#3. Technology is your friend. Use it well.
Technology can sometimes create distractions for small business owners. But if you choose the right tech, it can really make you more productive and enable you to accomplish yourself what it used to take an army of employees to do. We can’t all start out with every tool, but whatever you have, make sure you are using it optimally so you are getting all the business growth potential out of it.
I have created a list of the Ultimate Toolbox for every solopreneur and entrepreneur. Click below to download a copy.
#4: Always be list building.
I wish I had taken this more seriously in the very early stages of my business. Your email list will become your business lifeline as you use it to stay top of mind and engaged with both your customers and prospects. Make sure that most of the content you create is “sticky” with opportunities to register and download valuable content that you are providing for free. The earlier you can start an ongoing list-building strategy, the healthier your business will be.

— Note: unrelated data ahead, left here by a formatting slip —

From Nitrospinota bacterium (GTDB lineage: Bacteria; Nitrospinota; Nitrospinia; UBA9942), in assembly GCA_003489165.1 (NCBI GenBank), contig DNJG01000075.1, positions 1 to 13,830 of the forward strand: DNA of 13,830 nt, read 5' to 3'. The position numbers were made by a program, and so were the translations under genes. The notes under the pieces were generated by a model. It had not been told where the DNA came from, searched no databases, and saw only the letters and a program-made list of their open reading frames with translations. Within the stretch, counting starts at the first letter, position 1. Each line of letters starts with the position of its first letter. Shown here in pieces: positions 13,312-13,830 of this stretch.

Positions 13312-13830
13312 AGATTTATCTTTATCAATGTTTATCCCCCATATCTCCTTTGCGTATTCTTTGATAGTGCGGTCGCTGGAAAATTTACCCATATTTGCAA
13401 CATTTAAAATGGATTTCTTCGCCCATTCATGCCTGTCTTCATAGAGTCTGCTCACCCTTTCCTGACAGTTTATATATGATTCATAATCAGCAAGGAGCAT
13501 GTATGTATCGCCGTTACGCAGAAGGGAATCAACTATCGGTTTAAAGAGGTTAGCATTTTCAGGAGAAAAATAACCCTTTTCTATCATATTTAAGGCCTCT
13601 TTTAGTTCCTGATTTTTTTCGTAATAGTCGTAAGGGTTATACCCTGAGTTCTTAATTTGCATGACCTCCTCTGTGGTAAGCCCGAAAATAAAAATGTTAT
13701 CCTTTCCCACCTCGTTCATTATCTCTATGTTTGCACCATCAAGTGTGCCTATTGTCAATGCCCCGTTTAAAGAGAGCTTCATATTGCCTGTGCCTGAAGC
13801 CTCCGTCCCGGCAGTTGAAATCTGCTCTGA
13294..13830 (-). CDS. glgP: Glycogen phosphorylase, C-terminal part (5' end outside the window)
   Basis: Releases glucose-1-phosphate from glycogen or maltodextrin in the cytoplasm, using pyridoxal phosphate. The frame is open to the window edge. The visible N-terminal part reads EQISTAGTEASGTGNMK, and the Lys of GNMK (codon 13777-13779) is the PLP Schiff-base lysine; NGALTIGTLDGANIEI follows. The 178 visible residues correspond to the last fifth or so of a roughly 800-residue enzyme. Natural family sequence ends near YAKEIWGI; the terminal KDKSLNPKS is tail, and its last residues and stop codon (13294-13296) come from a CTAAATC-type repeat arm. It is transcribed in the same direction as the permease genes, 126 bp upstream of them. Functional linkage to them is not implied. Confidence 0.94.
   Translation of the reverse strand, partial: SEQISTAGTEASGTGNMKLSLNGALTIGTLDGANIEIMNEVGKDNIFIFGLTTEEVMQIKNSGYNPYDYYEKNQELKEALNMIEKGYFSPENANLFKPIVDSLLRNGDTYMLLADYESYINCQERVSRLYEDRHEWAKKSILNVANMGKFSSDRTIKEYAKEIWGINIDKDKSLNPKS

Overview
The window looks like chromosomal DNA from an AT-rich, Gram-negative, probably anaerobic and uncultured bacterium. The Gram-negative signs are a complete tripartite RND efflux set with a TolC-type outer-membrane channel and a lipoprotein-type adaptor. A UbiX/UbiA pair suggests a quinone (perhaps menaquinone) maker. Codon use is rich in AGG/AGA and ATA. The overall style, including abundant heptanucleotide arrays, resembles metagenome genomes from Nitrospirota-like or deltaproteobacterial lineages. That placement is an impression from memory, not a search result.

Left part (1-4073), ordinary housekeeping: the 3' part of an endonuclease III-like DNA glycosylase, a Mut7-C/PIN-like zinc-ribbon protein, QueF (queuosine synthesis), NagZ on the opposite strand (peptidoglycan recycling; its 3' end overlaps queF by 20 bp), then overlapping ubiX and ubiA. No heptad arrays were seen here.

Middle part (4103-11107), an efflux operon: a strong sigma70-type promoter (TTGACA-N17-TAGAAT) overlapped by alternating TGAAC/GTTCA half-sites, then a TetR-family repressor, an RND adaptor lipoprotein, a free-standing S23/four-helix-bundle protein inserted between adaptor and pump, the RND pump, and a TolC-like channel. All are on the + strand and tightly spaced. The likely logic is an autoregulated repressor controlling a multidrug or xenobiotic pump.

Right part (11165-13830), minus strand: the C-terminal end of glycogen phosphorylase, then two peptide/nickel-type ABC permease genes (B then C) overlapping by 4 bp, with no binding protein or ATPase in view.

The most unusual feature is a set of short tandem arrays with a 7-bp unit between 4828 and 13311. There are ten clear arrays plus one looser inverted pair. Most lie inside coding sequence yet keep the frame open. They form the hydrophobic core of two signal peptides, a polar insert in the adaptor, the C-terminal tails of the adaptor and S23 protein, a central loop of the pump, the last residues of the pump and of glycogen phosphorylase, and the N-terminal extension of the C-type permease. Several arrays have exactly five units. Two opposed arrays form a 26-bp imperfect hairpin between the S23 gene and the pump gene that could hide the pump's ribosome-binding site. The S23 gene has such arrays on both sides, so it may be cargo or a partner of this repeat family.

#5. Consistency is your most important growth lever.
Keep showing up. Whether it’s your weekly podcast, email newsletter, Facebook Live, IGTV, or networking events, maintain a consistent and predictable schedule. Your tribe and prospects will start to expect it, will become more engaged, and will start sharing your content with others. Your credibility will grow; you will be creating a body of content that is “bingeable.” Prospects will build trust in you faster (and therefore be willing to buy from you) the more bingeable you are. Don’t wait for “the muse to strike,” or that magic moment when you feel in the mood to create. Just do it. Weekly.
#6. Utilize video in your social media.
I REALLY fought this. I didn’t like how I looked on camera; I didn’t see myself as a media queen. But the changing social media algorithms forced me to change my mind. I saw that any video that I posted had at least 3 times the reach and engagement than graphics or just text. Lesson learned. Social media changes by the day, it seems, but the emphasis on video content is only getting stronger. Don’t wait another day to start using this tactic.
#7. Reduce expenses for your small business.